9 steps to effective business emails
Wednesday, October 16, 2013
Email communication is a key part of nearly every project, client relationship and business development effort. In fact, according to a study by the Radicati Group, this year the average corporate employee will dedicate 28 percent of each workday to email, sending and receiving more than 115 messages.
Unfortunately, all too often the email messages we create are structured and sent in ways that confuse co-workers, annoy clients and frustrate prospects. That's why we're discussing nine easy steps to make your emails simpler and more powerful.
1. Back away from the send button
If you’re like us, every day you receive lots of emails that barely apply to you. It’s frustrating, right? Don’t be the one to send these time-wasting, inbox-clogging messages. Before you send or reply to an email, ask yourself whether your recipients should or must know what you’re about to communicate. If the answer is no, back away from the "send" button. Your recipients will thank you.
Group emails are common violators of this guideline, particularly when people "reply all" to them. Just this morning, one of our writers fell victim to a 27-message group email “reply all” marathon, with not one response having information that applied to him. Yikes.
The point: Limit your use of the “reply all” button, and only “CC” people if they need to have the information. As for the “To” line, reserve that for recipients to whom your message's call to action is aimed.
2. Don’t neglect your subject line
You've got the right recipients, but before you dive into your email message, insert a short, specific subject in the subject line. As email marketers know, the subject line is a major factor in getting recipients to notice, open and read an email.
So avoid the generic subject line (or worse yet, no subject line at all!). It inevitably results in people deleting or glossing over your email. Also, generic subject lines like “Help” and “Call Now” are commonly marked as spam by corporate email systems, dropping them into the great email abyss. Not good.
The key to a good subject line is finding the balance between detail and brevity. First, always include a specific name (e.g., project, proposal, prospect) up front, followed by the topic or call to action covered in the email. The more detail, the better. For instance, “XYZ Project Action Items: Due 11/30” is likely more effective than “Project Action Items.”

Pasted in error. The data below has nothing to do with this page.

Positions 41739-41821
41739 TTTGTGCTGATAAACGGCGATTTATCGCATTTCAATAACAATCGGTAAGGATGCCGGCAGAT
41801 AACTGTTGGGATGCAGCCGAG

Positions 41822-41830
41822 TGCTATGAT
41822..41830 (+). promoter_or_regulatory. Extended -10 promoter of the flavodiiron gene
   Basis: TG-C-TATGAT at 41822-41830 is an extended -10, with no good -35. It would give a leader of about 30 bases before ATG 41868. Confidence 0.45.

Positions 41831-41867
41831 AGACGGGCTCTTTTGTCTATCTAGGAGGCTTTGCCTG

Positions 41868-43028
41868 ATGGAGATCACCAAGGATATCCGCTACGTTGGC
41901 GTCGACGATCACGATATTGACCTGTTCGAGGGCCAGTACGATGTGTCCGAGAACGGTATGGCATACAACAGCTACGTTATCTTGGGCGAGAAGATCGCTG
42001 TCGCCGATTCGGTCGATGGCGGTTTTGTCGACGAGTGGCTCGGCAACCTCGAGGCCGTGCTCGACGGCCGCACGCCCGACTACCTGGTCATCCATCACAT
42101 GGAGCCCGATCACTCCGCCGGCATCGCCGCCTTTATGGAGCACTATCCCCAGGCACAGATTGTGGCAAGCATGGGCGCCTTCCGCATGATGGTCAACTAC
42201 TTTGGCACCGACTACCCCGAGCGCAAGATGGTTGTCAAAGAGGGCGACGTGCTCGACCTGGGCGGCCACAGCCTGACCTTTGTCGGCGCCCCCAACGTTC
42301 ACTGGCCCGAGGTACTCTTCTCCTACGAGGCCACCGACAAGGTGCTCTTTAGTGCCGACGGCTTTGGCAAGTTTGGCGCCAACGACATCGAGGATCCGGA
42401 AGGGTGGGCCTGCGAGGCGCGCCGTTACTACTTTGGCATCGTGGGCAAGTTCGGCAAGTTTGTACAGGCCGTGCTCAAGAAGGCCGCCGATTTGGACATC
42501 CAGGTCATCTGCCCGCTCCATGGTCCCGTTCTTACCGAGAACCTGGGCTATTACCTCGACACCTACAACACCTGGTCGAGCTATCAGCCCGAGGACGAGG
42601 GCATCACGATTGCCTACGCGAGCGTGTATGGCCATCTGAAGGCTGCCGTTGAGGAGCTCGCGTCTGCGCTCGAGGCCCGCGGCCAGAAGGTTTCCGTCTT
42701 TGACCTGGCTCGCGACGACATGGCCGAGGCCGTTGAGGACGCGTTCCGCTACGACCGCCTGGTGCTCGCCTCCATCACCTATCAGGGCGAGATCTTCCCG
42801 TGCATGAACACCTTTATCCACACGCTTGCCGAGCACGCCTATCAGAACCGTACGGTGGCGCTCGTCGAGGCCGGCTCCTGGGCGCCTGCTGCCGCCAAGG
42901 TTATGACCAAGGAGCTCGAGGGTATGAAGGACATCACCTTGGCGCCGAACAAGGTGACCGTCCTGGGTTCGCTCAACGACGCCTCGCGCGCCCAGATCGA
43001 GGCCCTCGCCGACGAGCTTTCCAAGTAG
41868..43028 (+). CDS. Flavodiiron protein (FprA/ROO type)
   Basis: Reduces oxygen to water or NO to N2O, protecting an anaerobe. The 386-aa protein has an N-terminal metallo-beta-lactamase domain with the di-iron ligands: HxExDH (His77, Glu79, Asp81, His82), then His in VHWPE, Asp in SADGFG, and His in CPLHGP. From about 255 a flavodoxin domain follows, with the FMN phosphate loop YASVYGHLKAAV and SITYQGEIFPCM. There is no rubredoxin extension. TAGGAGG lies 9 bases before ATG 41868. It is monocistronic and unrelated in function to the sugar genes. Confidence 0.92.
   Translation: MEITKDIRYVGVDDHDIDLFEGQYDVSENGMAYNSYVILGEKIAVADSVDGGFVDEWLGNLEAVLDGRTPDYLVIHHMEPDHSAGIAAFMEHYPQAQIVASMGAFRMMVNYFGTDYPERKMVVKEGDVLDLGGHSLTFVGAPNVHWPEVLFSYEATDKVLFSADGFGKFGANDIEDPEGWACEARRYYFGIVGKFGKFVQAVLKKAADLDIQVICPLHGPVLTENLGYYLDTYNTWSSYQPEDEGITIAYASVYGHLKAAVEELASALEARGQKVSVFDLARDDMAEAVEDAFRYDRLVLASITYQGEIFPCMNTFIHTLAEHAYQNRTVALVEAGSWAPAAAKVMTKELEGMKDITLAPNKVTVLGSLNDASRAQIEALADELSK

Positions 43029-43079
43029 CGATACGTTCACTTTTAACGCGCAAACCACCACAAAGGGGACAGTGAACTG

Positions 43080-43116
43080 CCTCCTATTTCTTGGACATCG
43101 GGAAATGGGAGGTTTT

Second, use as few characters as possible. We recommend staying under 50; otherwise, the subject line may be truncated by the Internet service provider.
3. Get to the Point
Now for the email body. One of the most common missteps when writing an email is taking the slow build approach. It goes like this: You provide background and general information, then give details and conclude with the key result or call to action. Sounds reasonable. Unfortunately, this approach ensures that most readers never make it to your key points. Bummer.
Much like a proposal, letter or other business communication, your structure should be akin to a "V," with the most important information on top, then the next important and so on. So start with your key result or call to action. And while you’re at it, be specific. Use names, not pronouns, when addressing calls to action. That way your recipients will immediately know exactly what is happening and who is doing what.
4. Chunk it
Speaking of structure, make sure that recipients can easily access information, process it and get out. The best way to do that, in addition to having your main point up front, is by chunking your content.
Headings, bullets and short paragraphs (three lines or less) all let readers quickly scan an email and locate what they need. And if you’re finding that your content is too complex or extensive to chunk, chances are that another form of communication is warranted (like a phone call).
One other note of caution: In your efforts to chunk information, resist the urge to include graphics in your email body. Different email clients handle graphics differently, with some not showing them at all.
We've seen several emails to clients, prospects or external project partners cause serious confusion due to graphics disappearing or being inadvertently cropped or skewed. If a graphic is critical to your message, include it as an attachment or hyperlink (we’ll address hyperlinks below).
5. Strike the right tone
Two great things about email are that it’s simple and straightforward. Unfortunately, those same qualities often lead to misunderstandings. The problem is a matter of context.